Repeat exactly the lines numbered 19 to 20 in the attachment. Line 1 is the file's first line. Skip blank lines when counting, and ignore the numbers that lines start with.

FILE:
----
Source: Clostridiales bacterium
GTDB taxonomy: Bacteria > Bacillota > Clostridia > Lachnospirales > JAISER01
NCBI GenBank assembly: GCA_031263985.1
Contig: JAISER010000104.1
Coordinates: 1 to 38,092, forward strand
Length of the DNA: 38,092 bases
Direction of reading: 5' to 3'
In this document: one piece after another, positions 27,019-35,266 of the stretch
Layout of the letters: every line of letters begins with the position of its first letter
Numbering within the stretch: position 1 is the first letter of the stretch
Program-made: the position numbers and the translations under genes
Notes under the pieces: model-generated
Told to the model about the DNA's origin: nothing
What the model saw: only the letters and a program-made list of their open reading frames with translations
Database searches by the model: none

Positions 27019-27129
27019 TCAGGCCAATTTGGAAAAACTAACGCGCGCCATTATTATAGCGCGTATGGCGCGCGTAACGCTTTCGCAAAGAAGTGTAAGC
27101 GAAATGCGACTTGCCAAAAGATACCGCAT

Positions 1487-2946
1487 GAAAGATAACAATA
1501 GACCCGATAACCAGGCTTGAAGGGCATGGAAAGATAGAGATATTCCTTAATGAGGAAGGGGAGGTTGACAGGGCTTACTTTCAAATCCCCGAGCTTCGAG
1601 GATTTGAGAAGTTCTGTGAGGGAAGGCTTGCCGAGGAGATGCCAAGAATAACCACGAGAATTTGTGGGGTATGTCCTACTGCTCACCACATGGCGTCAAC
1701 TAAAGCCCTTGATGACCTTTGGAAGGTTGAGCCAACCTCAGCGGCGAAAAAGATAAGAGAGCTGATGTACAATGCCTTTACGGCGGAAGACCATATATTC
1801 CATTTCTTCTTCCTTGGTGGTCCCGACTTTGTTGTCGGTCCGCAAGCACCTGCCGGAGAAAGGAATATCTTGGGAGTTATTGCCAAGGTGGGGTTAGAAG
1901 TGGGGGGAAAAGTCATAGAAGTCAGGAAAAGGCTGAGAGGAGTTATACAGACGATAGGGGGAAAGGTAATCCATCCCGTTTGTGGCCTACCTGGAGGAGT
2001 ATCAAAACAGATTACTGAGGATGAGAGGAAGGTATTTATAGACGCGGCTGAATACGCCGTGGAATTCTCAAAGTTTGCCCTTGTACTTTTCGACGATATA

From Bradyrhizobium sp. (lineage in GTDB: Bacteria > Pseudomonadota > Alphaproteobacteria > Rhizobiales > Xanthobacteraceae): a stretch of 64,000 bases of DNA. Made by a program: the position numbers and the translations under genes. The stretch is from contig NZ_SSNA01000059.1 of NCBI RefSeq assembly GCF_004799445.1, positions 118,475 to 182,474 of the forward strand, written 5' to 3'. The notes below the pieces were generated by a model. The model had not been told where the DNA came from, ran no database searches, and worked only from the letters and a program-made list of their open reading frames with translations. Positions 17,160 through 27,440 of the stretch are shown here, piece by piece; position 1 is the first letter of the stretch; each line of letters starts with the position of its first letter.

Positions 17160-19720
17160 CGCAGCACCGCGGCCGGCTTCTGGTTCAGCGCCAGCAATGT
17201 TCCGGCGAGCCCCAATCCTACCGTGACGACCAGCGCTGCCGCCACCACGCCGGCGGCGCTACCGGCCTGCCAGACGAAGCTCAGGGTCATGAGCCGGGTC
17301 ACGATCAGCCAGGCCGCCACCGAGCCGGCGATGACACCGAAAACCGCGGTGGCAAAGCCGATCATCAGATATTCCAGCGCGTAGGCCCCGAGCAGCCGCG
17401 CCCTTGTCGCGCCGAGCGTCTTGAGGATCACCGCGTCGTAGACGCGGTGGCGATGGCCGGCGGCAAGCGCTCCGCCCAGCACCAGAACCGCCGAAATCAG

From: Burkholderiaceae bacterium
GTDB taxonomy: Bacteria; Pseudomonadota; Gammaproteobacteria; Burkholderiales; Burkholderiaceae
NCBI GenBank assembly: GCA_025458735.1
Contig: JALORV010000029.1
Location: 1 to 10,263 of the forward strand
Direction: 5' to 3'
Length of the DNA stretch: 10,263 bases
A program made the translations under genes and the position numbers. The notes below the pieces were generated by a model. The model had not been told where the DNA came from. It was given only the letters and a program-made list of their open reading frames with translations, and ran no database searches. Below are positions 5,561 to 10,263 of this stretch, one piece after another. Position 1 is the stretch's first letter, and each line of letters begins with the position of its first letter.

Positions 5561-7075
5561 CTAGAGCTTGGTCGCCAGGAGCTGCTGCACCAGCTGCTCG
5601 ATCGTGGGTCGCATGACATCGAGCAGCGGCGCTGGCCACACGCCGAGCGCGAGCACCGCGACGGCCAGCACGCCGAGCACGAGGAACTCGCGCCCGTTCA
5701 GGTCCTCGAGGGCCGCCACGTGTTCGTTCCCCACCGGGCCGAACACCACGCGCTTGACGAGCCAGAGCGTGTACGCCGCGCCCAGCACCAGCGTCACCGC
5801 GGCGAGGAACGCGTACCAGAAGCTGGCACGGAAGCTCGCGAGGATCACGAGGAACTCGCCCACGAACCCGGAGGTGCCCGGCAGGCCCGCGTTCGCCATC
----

Positions 1487-2946
1487 GAAAGATAACAATA